Yeah, this is a challenging question for me, because on the one hand, I do think that there are, I’m a, I’m hugely into Carl Jung. And so I think that there are like archetypes that like influence our world. And of course, one of the archetypes is the jester the jokester. And I understand that I do think there was a place for jokes and joking and things of that nature. On the other hand, oftentimes, when a man is making a crude, sexist joke, what’s happening, psychologically, is he has not made peace with the feminine that is within him. And so and so he’s projecting that out on to the women in the room because of that. And so there is a way to I wouldn’t necessarily say ignore, but it depends, like, if I’m, it could be that I’m totally not personally bothered by like, it doesn’t affect me, because I’m recognizing that that’s actually the dynamic that’s happening and has nothing to do with me. Right? But maybe, because I want to enter into that spirit of relationship as a value system. Maybe I do, pull him aside and talk to him and have a conversation with him. But also, if it doesn’t personally affect me, then maybe I don’t, it really depends, like if it’s a repeated pattern of behavior with this specific person. And also, like, if there are other women who, clearly it’s bothering them, but they may not feel comfortable saying something, I would hope that I would be be strong enough, but also relational enough to be able to call to go to him and talk to him. But if it’s an isolated experience, I’m not necessarily going to be affected by it. And then that case, again, I don’t think I’m ignoring it, per se, but it’s just I know that it’s actually ultimately not about me, but I know that it’s actually about him and his issues. So it’s tricky. It really depends.

Krati Mehra  18:01

Yeah, but that that was a point of view that I hadn’t appreciated, before you pointed out to me that it makes a lot of sense. So you don’t have to take on the responsibility of changing the person. But when it comes to the system, and the larger player, then perhaps you do what you can in the most compassionate, peaceful manner possible. Is it okay?

Chloé Valdary  18:22

Yeah, especially if he’s creating an environment where like other people are not, are not able to show up in their best selves, you know, with their best selves, because there’s this myth, there’s this lack of trust now, right? There’s this fear. And you can do your job in an environment where there’s a lack of trust and where there’s fear, it’s just not possible. It’s not a creative environment. So then maybe I would say something.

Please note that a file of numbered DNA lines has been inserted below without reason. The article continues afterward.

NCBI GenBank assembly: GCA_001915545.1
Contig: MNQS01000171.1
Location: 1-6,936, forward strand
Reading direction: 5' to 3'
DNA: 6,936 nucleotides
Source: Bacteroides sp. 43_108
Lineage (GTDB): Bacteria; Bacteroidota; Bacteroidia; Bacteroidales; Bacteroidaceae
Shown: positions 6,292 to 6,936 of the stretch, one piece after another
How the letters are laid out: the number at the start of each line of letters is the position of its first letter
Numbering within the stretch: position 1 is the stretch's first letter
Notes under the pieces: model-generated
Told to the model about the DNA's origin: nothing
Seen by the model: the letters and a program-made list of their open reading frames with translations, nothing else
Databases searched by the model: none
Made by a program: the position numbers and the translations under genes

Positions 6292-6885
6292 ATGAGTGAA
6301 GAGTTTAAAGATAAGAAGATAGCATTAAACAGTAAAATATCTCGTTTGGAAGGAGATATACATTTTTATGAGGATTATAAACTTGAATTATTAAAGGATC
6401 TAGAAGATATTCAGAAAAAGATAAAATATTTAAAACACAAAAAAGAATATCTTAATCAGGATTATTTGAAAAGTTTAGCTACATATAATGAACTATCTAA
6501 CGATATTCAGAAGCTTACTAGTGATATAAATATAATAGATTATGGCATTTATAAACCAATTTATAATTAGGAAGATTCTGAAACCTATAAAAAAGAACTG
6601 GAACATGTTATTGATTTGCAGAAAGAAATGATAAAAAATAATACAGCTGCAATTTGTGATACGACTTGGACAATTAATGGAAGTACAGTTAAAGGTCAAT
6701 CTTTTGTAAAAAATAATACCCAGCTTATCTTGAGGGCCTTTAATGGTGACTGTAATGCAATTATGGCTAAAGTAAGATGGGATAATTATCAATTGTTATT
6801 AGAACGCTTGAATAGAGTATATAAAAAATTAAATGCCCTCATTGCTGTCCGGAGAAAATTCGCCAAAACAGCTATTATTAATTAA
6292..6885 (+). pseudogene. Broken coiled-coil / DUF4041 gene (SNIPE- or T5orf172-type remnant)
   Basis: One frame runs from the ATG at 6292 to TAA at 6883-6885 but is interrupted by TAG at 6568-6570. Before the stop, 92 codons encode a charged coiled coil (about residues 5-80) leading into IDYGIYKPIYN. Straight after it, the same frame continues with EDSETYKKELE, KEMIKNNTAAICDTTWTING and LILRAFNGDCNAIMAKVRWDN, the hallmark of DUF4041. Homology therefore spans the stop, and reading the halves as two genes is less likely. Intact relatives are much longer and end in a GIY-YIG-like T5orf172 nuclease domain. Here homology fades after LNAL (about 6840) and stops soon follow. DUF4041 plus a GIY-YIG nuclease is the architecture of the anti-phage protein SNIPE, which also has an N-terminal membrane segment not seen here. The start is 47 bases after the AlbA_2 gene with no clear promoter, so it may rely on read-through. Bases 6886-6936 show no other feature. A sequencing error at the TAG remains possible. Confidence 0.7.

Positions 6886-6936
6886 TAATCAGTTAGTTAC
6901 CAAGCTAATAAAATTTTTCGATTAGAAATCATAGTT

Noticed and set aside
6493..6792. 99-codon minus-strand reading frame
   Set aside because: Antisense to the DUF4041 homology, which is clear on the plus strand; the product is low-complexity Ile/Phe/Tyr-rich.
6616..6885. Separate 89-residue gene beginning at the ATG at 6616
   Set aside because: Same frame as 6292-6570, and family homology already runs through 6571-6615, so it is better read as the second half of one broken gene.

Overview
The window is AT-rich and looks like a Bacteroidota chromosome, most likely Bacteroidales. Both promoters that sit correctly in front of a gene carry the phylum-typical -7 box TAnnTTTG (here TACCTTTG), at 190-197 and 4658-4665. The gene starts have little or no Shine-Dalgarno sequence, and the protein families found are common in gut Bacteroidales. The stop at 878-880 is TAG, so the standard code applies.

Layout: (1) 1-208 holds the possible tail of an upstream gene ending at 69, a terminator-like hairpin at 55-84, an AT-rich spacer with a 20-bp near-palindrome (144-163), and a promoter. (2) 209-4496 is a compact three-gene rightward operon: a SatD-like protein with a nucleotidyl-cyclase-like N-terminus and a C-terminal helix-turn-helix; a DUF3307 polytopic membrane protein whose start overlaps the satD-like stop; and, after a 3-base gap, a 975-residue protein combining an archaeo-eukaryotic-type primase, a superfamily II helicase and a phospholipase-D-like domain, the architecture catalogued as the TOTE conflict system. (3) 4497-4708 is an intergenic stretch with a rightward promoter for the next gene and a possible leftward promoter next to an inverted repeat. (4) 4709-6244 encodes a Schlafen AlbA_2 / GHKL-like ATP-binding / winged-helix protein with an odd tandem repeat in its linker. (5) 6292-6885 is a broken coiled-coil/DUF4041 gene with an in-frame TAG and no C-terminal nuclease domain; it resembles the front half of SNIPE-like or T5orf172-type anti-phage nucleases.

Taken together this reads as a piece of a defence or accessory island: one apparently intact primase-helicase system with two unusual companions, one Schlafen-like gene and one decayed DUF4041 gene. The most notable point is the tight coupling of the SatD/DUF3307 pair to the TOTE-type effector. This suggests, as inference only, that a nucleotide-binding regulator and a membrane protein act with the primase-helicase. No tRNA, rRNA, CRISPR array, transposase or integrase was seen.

Krati Mehra  18:47

becoming part of larger groups like being at work and becoming part of bigger teams, how do we become like an integral part of it not stand out in a way where we are not given equal responsibilities, equal privileges, without losing a distinct identities? How do we do that, like we assert our personality, but we also allow ourselves to be a part of the group and not have those to conflict with each other? Does that make sense?

Chloé Valdary  19:16

Are you asking basically like, like, how do you become both an individual and part of a group?

Krati Mehra  19:23

Yes, as it relates to our gender, race, and beyond, of course, we all have quirks personality quirks. So, considering all this is I think a lot of people find that challenging because we are invited to you know, be authentic, as authentic as possible. But for some of us, our authenticity becomes a challenge to everyone else. Then how do we,

Chloé Valdary  19:46

I mean, I can tell you from personal experience, I’m a bit of an introvert. So I prefer to be untethered, I prefer to be alone. Instead, I get energized by being alone. It said my energy eventually deplete eats when I am around people for too long. So from the perspective of an introvert, which may be different for extroverts, so just bear that in mind. But from the perspective of an introvert, like I have a have a daily meditation practice, which really helps me to practice being in right relationship with all of my complexity, so that I can then go out into the world and see complexity and others not as a threat, but as a source of curiosity and wonder and all of those things. So the short answer to your question is actually, I think, I think it does require some kind of like ritualistic approach to life, in order to be able to, first of all have the confidence to assert yourself in situations, but also have the relational t so that you can sort of fold into the group and be with the group and be in that group dynamic and to and to move back and forth between the individual and the group. And to realize that one is just kind of an extension of the other, I have found personally in my life that requires, like having rituals, and practices like meditation, like deep study of like, you know, study a lot of psychological and spiritual texts, and practicing in the real world. I don’t know of any other way to get there like I don’t, I don’t think you can, like, just read, like be given a set of propositional statements or commandments, so to speak, and just like magically be able to exist in a space where you’re able to do that. I think it actually takes ritualistic practice. I haven’t found any other way that works.